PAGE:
Hank & Shaidri Alrich are a father and daughter duo who have been playing and singing together for over twenty-five years. Their sound is both traditional and contemporary, driven by rich instrumental work supporting a unique vocal blend, that “blood harmony” associated with closely related voices.
Hank plays guitar, mandolin, or five-string banjo, and Shaidri plays guitar or fiddle. They deliver an acoustic sound that is spacious and gentle one moment, dense and powerful the next. Their relaxed delivery belies the power of their performances, and their quirky senses of humor add a welcome twist to the package.
Their presentation is devoid of electronic effects or gimmickry. They are something folk, bluegrass, Americana, old country, and original, a roots music package that doesn't fit well into preconceived marketing niches, but which appeals to many people across genres and generations. This is stellar stuff for listening audiences who love good acoustic music.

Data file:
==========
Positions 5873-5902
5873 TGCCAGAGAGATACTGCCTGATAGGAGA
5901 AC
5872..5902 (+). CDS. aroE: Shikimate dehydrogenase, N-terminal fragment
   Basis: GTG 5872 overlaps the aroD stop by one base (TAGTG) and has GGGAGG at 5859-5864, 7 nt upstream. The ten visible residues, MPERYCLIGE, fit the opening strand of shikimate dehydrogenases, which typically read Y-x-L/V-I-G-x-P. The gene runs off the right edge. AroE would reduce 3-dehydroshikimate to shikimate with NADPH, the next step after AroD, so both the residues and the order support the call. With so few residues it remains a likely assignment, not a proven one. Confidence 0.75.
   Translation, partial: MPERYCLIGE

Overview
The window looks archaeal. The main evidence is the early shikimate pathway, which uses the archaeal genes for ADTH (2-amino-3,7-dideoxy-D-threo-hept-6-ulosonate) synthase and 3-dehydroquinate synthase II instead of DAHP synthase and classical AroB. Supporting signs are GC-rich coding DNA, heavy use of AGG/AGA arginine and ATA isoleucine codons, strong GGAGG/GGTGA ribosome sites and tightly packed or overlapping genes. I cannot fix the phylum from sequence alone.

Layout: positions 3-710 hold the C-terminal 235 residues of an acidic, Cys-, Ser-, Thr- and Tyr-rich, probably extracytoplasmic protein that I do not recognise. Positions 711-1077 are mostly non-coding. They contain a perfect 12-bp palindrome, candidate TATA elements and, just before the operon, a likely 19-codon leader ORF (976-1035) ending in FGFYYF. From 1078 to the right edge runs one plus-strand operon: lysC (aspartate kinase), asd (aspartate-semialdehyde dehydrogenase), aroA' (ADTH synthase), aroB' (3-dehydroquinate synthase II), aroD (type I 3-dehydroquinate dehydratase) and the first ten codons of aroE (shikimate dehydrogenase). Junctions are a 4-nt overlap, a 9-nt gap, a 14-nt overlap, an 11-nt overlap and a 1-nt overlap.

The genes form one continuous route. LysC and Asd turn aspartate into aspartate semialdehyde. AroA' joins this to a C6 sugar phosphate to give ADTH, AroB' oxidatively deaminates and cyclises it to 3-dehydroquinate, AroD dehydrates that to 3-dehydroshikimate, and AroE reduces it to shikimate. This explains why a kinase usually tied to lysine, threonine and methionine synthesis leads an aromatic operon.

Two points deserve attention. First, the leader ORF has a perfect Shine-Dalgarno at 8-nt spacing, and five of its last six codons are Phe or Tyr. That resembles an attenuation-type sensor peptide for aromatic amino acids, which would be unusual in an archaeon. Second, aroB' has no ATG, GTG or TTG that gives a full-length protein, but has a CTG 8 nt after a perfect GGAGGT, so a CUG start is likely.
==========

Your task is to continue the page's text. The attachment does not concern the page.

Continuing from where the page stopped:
Their debut CD, Carry Me Home, released in late 2009 (Armadillo Records CD 1001) is an inspiring offering of “ten timeless tracks” (John Conquest, 3rd Coast Music Magazine, March, 2010). Produced by Hank and recorded without the use of headphones or the security of overdubs, Carry Me Home manifests an unpretentious thread focused on the lives of people and a sense of place. The material and the delivery harken to a time when music spoke directly and powerfully of issues transcending heartbreak, of histories ignored by the status quo. Hank’s approach to production eschews the cocoon of contemporary digital manipulation. What you hear is what they played, a refreshing dose of sonic reality in a world of musical fakery. Every track has received airplay on public and community stations from Australia to Israel, Italy to the Netherlands, Missouri to Manitoba, and more.
The duo's live show is suitable for any venue that offers a good listening environment, with a little bit of room for dancing.